Presentation on theme: "The recovery position. What is ‘unconsciousness’? “complete or near- complete lack of responsiveness” “unaware of both self and external surroundings”"— Presentation transcript:
What is ‘unconsciousness’? “complete or near- complete lack of responsiveness” “unaware of both self and external surroundings”
Unconsciousness vs sleeping The difference between being asleep and being unconsciousness is that an unconscious person will not wake up. Unconsciousness is a medical emergency which requires immediate first aid intervention
Why the fuss? When someone goes unconscious, they lose muscle tone. This means they go all ‘floppy’ – like a rag doll The tongue (a muscle) can block their airway when it loses muscle tone. This is known colloquially as “swallowing your own tongue” In addition, loss of control over their stomach muscles can cause stomach contents (vomit) to travel back up to the throat which can block the airway
What is the ‘airway’? The airway is a series of tubes which carries air from your mouth & nose to your lungs It can become blocked by the tongue and regurgitation of stomach contents This will stop the casualty from breathing which could result in death
Helping someone who is unconscious You can use the mnemonic “DR ABC” to remember what to do! DR ABC provides a structured way to think about how to assess the situation
D: Danger Check to see if there are any dangers (actual or potential) to yourself or the casualty For example electrical cables, moving traffic, other people etc. Try and make the scene as safe as possible If the area is too dangerous then stay back and call the emergency services
R: Response Attempt to wake the person up by shouting loudly in both ears and tapping them on the shoulders If you do not get a response, then the person is unconscious This is now a medical emergency. If possible, try to attract the attention of others by shouting for help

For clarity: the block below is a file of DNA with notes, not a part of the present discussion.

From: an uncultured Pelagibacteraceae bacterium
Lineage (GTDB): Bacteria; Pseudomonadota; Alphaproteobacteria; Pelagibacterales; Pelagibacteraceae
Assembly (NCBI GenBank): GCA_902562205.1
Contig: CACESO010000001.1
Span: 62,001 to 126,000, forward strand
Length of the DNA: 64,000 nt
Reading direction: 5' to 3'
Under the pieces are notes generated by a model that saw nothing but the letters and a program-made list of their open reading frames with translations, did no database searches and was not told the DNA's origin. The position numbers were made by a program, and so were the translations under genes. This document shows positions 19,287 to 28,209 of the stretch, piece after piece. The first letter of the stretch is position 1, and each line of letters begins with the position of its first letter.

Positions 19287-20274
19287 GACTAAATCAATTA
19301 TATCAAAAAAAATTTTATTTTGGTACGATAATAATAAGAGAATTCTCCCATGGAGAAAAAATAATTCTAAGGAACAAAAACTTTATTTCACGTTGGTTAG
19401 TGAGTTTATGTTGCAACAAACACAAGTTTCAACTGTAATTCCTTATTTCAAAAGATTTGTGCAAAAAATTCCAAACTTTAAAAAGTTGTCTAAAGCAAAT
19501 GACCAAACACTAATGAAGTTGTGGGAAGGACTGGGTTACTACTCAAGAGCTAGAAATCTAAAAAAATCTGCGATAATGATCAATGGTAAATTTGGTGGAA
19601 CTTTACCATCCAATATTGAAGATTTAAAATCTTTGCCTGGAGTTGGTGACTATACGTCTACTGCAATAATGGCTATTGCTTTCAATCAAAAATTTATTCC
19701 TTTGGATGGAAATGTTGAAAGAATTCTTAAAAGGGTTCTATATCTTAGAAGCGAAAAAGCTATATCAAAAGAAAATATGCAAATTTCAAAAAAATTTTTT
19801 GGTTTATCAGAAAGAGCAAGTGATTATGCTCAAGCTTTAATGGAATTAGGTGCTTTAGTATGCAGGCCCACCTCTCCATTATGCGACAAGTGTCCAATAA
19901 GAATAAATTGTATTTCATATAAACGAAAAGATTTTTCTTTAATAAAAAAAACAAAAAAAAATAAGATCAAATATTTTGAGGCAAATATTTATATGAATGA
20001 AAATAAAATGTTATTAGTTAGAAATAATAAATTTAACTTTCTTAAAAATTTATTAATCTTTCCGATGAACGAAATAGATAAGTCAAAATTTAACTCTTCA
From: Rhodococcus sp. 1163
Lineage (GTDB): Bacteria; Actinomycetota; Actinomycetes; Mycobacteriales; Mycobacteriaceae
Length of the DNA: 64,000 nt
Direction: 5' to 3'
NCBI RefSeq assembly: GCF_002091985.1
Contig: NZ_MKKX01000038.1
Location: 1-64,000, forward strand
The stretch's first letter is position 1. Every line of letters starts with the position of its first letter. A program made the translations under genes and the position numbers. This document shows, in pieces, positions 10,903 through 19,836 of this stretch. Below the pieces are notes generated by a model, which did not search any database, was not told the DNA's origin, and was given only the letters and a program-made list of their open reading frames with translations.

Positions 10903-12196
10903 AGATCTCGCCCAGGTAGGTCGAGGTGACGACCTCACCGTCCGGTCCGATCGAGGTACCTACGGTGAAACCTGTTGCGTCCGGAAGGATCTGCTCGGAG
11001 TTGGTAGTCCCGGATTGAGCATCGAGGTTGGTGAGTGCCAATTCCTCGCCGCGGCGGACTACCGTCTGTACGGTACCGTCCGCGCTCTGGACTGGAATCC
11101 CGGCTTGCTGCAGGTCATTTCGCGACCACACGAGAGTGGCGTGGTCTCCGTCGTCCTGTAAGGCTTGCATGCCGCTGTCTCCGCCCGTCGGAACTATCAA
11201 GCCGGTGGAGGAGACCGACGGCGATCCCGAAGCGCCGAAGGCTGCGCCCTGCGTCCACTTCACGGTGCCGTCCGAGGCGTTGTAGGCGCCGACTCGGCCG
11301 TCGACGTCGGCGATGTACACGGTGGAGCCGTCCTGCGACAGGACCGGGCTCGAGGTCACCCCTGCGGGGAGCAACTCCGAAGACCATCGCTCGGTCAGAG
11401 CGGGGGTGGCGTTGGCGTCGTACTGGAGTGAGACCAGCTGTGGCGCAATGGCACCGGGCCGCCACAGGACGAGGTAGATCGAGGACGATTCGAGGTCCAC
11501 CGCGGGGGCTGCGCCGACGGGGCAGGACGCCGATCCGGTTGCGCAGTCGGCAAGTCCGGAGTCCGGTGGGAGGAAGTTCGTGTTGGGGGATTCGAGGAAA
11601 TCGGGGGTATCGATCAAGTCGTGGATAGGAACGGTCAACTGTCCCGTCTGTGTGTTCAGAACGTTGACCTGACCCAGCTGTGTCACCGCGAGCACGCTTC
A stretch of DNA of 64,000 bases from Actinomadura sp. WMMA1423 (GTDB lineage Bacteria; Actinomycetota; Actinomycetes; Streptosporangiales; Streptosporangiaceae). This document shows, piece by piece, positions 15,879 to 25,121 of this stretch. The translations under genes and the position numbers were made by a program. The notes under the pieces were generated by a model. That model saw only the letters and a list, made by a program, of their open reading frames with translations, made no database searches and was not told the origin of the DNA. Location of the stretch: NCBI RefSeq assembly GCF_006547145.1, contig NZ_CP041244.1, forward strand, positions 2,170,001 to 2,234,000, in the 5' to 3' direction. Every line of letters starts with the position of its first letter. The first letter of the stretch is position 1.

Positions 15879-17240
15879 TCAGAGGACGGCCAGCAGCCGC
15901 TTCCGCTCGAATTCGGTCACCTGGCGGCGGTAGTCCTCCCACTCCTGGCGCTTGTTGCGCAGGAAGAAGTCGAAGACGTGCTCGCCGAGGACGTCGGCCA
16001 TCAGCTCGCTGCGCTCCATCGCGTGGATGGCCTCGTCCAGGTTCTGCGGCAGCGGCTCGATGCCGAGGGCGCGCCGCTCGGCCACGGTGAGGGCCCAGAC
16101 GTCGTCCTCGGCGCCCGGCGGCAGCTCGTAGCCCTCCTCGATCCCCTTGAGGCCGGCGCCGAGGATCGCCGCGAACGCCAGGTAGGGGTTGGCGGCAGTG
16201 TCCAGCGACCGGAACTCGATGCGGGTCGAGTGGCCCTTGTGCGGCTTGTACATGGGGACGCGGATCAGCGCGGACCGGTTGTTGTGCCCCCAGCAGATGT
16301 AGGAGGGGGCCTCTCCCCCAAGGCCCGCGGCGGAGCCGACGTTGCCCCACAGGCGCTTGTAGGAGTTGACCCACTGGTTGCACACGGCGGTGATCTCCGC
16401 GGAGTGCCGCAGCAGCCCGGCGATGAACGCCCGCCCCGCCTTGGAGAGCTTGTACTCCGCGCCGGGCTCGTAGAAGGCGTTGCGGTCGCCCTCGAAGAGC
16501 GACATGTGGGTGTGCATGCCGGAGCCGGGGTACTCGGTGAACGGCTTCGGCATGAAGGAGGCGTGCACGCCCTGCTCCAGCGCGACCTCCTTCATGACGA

A: Airway Open the airway by tilting the head backwards and lifting the chin with two fingers.
B: Breathing (1) Keep your hands on the person’s head & chin Place your cheek above their mouth and look at their chest Look, listen and feel for regular breathing for up to 10 seconds. Irregular shallow gasps is not normal breathing. This is a phenomenon known as ‘agonal breathing’ and should be treated as not breathing
B: Breathing (2) If the person is not breathing, commence cardiopulmonary resuscitation (CPR) If they are breathing, then place them in the recovery position in order to protect their airway The recovery position involves rolling the casualty onto their side with their head tilted back.
The recovery position - steps 1.Kneel by the casualty’s waist 2.Place the hand nearest you at right angles 3.Grasp the hand furthest to you, place the back of their hand against their cheek closest to you 4.Lift the leg furthest away from you at the knee and place their foot on the floor 5.Using their knee as a lever, pull the person onto their side 6.Ensure their head is still tilted back and they are on their side
C: Call an ambulance Once the person is in the recovery position call an ambulance if this has not been done already! Recheck the casualty’s airway and breathing every few minutes until the ambulance arrives Keep the casualty warm and dry if you can